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Shiva & Mourning Customs


Following the funeral, a period of mourning, known as Shiva, begins. The term “Shiva” is derived from the Hebrew word for seven, signifying the traditional seven-day duration during which immediate family members observe mourning customs. However, some Jewish denominations have shortened this period to three days or even less.

Mourning is a highly personal choice, and there is no right or wrong way to grieve. All sects of Judaism generally adhere to the same customs during the mourning period.

It’s important to note that Shiva is not observed on Shabbat or holidays. If a funeral occurs before a Jewish holiday, and mourners have observed Shiva for at least one hour before the holiday starts, then the Shiva period concludes with the onset of the holiday at sunset. If a funeral occurs during the intermediate days of a holiday, such as Passover, Shiva begins on the night the holiday ends. Children under the age of 13 are not obligated to observe the mourning rituals.

The Shiva Candle

The Shiva candle is traditionally lit upon returning from the burial and remains lit in the house of mourning for the entire seven-day Shiva period. In cases where immediate family mourners need to return to their home in another location and wish to continue sitting Shiva, it is not uncommon for another candle to be lit at that location to symbolize the ongoing observance of mourning rituals. This practice allows for the extension of the Shiva period and the continuation of the mourning process in a different setting.

Etiquette for a Shiva House

Sheloshim - The First Thirty Days

Shiva marks the initiation of the first thirty days of mourning following the funeral. After completing the Shiva period, mourners gradually resume their regular daily activities, both professionally and socially, although some restrictions may still apply.

Throughout the Sheloshim period, participating in festive activities is generally discouraged. While weddings are permitted during this time, mourners are not expected to attend the reception.

In the case of mourning a parent, this mourning period may extend beyond the typical thirty days. Mourners are encouraged to seek guidance from their Rabbi for proper advice and direction during this extended period of mourning.


In Jewish mourning customs, the first year after a person’s death is a period of intense mourning. However, the formal mourning period concludes at the end of 11 months. This duration recognizes the significance of the twelve-month cycle but concludes the structured mourning practices slightly before the full year.

Arranging a Monument and Inscription

It is customary for all Jews to appropriately mark the grave of a loved one, although the specific type of headstone is not explicitly specified. Each cemetery typically has its own set of guidelines for approved headstones. For more information, it is advisable to reach out to your Rabbi or the cemetery authorities.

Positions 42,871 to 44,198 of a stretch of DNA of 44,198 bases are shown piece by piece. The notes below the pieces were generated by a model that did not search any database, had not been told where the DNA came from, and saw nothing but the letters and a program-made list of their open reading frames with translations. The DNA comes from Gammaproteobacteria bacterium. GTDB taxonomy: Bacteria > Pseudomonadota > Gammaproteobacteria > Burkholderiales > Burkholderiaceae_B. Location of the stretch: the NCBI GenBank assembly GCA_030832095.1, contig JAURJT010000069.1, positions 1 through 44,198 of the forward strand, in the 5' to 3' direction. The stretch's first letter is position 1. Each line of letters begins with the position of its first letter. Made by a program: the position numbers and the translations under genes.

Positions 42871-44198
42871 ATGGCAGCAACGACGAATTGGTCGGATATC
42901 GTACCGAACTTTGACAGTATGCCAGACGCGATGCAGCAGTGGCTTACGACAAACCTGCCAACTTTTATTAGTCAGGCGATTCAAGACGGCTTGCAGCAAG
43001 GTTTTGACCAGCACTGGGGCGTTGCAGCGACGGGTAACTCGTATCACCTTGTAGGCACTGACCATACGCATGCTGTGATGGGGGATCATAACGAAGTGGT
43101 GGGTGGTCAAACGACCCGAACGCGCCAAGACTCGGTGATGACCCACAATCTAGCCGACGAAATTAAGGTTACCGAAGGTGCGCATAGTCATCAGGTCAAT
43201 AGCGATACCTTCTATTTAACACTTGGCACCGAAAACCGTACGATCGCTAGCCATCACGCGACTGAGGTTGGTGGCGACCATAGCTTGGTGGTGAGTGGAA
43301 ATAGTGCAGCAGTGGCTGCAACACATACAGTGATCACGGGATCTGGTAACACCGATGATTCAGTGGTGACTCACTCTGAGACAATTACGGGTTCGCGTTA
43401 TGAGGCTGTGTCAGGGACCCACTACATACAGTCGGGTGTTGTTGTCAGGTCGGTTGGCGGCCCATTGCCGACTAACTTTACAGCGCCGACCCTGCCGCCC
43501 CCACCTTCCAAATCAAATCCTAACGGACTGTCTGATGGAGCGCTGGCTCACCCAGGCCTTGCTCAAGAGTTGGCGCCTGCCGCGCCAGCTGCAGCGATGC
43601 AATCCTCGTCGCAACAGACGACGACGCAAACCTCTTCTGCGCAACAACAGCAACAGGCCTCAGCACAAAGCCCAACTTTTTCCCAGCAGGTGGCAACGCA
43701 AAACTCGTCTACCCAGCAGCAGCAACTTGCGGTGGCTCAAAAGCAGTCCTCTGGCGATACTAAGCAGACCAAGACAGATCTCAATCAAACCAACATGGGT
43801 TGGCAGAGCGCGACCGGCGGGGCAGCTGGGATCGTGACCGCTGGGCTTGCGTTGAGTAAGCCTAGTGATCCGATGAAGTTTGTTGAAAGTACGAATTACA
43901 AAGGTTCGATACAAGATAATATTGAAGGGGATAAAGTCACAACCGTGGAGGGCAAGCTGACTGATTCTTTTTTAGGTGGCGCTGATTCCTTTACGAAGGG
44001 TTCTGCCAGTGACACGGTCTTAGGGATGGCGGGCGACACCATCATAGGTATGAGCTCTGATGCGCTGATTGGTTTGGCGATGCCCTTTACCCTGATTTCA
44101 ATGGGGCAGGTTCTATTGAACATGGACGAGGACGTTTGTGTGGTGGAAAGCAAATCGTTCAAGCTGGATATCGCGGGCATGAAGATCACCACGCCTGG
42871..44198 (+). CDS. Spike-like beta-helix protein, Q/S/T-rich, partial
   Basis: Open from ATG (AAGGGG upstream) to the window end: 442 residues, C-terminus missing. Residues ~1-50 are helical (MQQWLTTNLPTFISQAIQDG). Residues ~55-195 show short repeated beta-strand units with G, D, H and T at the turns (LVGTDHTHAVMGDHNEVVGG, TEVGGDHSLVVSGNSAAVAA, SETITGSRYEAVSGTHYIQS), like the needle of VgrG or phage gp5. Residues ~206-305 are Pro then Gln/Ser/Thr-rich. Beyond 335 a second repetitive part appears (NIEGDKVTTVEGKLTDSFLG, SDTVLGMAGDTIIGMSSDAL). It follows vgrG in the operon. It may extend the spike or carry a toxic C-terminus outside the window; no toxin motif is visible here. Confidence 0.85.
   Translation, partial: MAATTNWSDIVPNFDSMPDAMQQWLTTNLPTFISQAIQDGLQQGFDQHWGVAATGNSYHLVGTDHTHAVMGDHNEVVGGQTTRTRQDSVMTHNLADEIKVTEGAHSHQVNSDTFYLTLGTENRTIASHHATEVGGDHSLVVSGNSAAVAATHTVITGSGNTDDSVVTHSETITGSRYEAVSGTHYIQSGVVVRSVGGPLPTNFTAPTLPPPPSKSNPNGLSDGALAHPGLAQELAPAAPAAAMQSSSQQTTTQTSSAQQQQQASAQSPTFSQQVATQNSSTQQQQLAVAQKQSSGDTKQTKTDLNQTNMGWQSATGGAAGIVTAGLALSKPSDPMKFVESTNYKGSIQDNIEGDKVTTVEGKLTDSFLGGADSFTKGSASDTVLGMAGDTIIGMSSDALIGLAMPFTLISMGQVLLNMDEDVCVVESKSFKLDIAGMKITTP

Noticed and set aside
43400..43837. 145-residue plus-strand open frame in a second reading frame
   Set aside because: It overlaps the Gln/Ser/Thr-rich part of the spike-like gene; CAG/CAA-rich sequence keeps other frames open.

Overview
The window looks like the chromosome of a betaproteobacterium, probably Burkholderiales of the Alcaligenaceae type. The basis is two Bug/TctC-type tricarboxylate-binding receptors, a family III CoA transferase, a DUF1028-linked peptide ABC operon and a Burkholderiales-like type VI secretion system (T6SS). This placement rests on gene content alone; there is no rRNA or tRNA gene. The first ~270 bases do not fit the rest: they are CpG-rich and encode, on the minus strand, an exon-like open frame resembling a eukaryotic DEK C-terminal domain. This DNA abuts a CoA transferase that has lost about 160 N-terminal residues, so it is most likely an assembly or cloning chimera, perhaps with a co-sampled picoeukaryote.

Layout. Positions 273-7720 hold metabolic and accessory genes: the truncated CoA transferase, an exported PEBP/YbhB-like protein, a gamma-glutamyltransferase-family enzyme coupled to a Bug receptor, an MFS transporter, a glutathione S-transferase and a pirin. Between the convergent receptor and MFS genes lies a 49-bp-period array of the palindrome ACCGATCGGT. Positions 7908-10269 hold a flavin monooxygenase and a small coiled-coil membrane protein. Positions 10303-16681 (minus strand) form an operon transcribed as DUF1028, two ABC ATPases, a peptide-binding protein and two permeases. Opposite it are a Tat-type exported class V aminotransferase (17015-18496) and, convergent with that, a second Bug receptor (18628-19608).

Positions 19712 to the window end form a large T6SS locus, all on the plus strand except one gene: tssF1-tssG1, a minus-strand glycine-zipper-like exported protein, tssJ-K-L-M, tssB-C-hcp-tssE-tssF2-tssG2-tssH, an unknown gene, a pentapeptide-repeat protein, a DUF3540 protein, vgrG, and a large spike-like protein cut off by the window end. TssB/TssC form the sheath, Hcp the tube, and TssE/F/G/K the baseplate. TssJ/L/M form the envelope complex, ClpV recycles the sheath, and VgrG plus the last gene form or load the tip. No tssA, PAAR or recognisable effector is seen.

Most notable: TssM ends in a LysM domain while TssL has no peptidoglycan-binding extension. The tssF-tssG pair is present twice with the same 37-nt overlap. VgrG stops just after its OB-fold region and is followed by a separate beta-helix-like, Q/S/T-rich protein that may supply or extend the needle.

Once the guidelines are known, an appointment can be scheduled with a monument company to finalize the inscription on the headstone before the first anniversary of the death. This ensures that the memorialization is completed in accordance with the established customs and within the designated timeframe.

Unveiling of the Headstone

The marking of the gravesite with a headstone or monument is traditionally done one year after the death, symbolizing the conclusion of the formal mourning period. However, it is entirely acceptable to hold the unveiling at any time after the initial thirty days, providing flexibility to the family’s preferences and circumstances.


Yahrzeit, the annual anniversary of a death in Judaism, is observed by mourners. Commencing at sunset on the day preceding the anniversary, a memorial candle is lit to mark the occasion until the conclusion of Yahrzeit at sunset on the anniversary date. Observing Yahrzeit provides an opportunity to recite the Mourner’s Kaddish prayer during synagogue services and to give Tzedakah in memory of the departed loved one. This ritual serves as a meaningful way to honor and remember the deceased on the anniversary of their passing.


Yizkor, meaning “remember,” is the memorial service recited four times a year in synagogue. Traditionally, a yahrzeit candle is lit before the fast begins on Yom Kippur and before sunset on other holidays. It is recommended to consult with your rabbi for proper guidance on observing Yizkor, ensuring that you adhere to the specific traditions and practices associated with this memorial service.


Contributions made in memory of a loved one serve as a meaningful way to perpetuate their memory through acts of loving kindness. Many individuals choose to make donations or endowments to the loved one’s favorite organization or institution as a tribute. This practice not only honors the memory of the departed but also supports causes that were dear to their heart, creating a lasting and positive impact in their name.

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